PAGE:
Kazuo Shiraga at Mnuchin Gallery
One of the most important figures in Japanese, but also art in general, was Kazuo Shiraga, who introduced a revolutionary way of painting and whose work and legacy influenced several artists and art movements. A selection of 20 works from nearly fifty years, starting in 1959, will be on display, concurrently with the Body and Matter exhibition held by Dominique Lévy gallery in New York.
The Gutai Group
Kazuo Shiraga was born in 1924 in Amagasaki. Even though he studied traditional Japanese painting, he was everything but traditional. In 1952, he co-founded the Zero Group, a group of four artists who made their art “from scratch”. It was shortly after he decided to throw away the brush and start painting with – his feet. This fresh and direct way of expressions immediately drew attention of the Gutai group, which he joined in 1955. This art association was based on originality and innovation, and was involved in large-scale multimedia environments, performances and theatrical events.
That same year, it was clear that the influence of his newfound home was more than productive. The sensational performance titled Challenging Mud received immense appraisal and gave way to Shiraga’s international success. The action, which lasted for hours, consisted of the artist hurling himself into a giant pile of clay on a stage and wrestling it into sculptural shapes to the point of exhaustion. Shortly after, the Gutai fell apart, but Shiraga’s art continued to grow and evolve. In contribution, the interest among European and American art world for the Eastern art in the late 1950s, especially Japanese, helped led Shiraga to a warm welcome in the States. The Martha Jackson Gallery in New York held one of the last Gutai Art Exhibitions, taking it over from Tokyo and Osaka.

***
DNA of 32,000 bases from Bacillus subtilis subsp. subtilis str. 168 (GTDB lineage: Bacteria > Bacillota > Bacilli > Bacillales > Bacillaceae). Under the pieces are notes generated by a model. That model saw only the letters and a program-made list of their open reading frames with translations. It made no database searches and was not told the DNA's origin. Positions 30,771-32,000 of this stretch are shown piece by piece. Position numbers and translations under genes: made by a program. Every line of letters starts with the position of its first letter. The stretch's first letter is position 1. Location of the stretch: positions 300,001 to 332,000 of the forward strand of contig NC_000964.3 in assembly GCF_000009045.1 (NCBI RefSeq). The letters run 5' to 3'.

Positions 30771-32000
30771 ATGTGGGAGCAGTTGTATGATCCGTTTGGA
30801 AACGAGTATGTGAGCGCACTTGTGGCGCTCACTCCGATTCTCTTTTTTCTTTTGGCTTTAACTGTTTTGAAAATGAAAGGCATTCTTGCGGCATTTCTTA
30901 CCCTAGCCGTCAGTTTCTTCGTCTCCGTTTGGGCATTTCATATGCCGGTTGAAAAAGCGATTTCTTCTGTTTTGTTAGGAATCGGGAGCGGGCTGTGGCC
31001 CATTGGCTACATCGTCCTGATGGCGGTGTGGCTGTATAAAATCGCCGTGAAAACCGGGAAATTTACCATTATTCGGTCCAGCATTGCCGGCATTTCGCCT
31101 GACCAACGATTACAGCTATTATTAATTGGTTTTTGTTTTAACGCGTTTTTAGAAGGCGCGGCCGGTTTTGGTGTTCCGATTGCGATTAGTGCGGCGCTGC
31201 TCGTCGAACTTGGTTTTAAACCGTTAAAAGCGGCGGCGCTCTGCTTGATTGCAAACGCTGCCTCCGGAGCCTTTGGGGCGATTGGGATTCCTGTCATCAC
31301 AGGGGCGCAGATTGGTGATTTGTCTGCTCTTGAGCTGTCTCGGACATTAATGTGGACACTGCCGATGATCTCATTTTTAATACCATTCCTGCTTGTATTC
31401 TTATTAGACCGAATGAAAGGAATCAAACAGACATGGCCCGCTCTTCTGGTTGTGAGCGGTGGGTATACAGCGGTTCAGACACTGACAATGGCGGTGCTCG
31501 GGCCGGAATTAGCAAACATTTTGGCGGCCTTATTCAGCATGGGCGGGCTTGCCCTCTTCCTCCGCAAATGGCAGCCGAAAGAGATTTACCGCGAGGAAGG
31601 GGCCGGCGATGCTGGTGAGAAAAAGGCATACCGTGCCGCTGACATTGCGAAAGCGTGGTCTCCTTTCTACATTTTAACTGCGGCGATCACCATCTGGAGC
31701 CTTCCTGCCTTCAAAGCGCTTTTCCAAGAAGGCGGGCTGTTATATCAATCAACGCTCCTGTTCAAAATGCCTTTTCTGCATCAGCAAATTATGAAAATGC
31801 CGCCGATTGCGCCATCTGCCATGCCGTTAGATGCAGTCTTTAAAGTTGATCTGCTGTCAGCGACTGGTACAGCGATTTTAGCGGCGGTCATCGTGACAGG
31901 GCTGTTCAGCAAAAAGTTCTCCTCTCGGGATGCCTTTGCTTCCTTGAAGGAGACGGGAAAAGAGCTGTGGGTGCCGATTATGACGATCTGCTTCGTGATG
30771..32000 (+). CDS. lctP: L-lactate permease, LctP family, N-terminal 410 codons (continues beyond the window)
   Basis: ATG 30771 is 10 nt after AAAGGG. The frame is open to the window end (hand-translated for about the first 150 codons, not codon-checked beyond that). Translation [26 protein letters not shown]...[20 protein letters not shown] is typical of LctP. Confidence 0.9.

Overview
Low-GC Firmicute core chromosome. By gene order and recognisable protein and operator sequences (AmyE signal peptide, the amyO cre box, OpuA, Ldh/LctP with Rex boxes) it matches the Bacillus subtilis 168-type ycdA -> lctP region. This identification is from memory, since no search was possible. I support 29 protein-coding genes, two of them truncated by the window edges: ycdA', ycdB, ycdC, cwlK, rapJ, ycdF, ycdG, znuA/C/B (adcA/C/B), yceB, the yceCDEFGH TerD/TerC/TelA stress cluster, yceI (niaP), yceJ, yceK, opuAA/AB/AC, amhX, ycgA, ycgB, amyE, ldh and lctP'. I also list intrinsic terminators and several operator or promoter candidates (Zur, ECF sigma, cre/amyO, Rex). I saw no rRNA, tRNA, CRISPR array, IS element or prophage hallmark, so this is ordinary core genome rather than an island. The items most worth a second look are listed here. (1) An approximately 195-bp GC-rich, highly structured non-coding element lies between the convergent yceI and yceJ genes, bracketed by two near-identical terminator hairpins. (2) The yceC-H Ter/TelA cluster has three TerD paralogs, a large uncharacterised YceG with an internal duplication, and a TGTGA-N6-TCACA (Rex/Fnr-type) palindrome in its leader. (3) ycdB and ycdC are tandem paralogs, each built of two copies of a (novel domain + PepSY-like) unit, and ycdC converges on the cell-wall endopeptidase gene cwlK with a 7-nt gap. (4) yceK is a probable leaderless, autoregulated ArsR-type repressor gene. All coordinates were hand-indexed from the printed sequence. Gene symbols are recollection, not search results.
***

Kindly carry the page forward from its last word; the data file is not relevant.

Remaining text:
Kazuo Shiraga – influencing art
The art of Kazuo Shiraga represents a pure event witnessing the relationship between man and matter. His way of creating was based on body movements, which he executed often while hanging from a ceiling by a rope. With paper or canvas being laid on the floor, he would deposit an abundant amount of paint onto it and strike it with his bare feet, creating colorful pieces so rich in detail and texture. His process was inspired by the action painting of Jackson Pollock, but have further inspired Yves Klein, while his performances preceded those of Allan Kaprow, the pioneer of performance art. The Gutai artists are also considered predecessors to Happenings and Conceptual art, and have also created works that would now be called installations, inspiring the work of non-Japanese artists such as Nam June Paik and Conrad Bo, and leading to the later Fluxus network. Kazuo Shiraga died in Japan in 2008. The exhibition dedicated to his paintings will be held at the Mnuchin Gallery in New York from February 10 until April 11th, 2015.
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All images used for illustrative purposes only.